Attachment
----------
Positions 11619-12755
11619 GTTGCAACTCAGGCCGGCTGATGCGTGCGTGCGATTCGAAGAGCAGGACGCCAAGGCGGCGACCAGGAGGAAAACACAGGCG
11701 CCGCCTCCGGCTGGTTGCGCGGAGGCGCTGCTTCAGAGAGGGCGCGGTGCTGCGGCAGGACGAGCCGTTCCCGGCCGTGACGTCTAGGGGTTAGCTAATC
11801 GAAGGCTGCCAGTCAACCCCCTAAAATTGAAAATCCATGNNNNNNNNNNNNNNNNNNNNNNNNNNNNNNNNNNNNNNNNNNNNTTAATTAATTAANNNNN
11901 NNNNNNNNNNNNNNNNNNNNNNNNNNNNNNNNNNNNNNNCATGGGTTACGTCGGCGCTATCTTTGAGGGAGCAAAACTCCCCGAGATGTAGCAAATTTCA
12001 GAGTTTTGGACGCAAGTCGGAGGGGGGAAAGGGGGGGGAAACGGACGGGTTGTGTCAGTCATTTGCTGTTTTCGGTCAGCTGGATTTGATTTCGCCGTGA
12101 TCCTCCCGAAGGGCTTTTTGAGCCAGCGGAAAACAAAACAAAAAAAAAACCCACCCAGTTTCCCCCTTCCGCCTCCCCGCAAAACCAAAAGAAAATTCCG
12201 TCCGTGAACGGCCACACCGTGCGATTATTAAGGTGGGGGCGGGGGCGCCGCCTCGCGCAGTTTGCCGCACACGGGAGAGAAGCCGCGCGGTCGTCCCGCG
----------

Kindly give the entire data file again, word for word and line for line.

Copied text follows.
Positions 11619-12755
11619 GTTGCAACTCAGGCCGGCTGATGCGTGCGTGCGATTCGAAGAGCAGGACGCCAAGGCGGCGACCAGGAGGAAAACACAGGCG
11701 CCGCCTCCGGCTGGTTGCGCGGAGGCGCTGCTTCAGAGAGGGCGCGGTGCTGCGGCAGGACGAGCCGTTCCCGGCCGTGACGTCTAGGGGTTAGCTAATC
11801 GAAGGCTGCCAGTCAACCCCCTAAAATTGAAAATCCATGNNNNNNNNNNNNNNNNNNNNNNNNNNNNNNNNNNNNNNNNNNNNTTAATTAATTAANNNNN
11901 NNNNNNNNNNNNNNNNNNNNNNNNNNNNNNNNNNNNNNNCATGGGTTACGTCGGCGCTATCTTTGAGGGAGCAAAACTCCCCGAGATGTAGCAAATTTCA
12001 GAGTTTTGGACGCAAGTCGGAGGGGGGAAAGGGGGGGGAAACGGACGGGTTGTGTCAGTCATTTGCTGTTTTCGGTCAGCTGGATTTGATTTCGCCGTGA
12101 TCCTCCCGAAGGGCTTTTTGAGCCAGCGGAAAACAAAACAAAAAAAAAACCCACCCAGTTTCCCCCTTCCGCCTCCCCGCAAAACCAAAAGAAAATTCCG
12201 TCCGTGAACGGCCACACCGTGCGATTATTAAGGTGGGGGCGGGGGCGCCGCCTCGCGCAGTTTGCCGCACACGGGAGAGAAGCCGCGCGGTCGTCCCGCG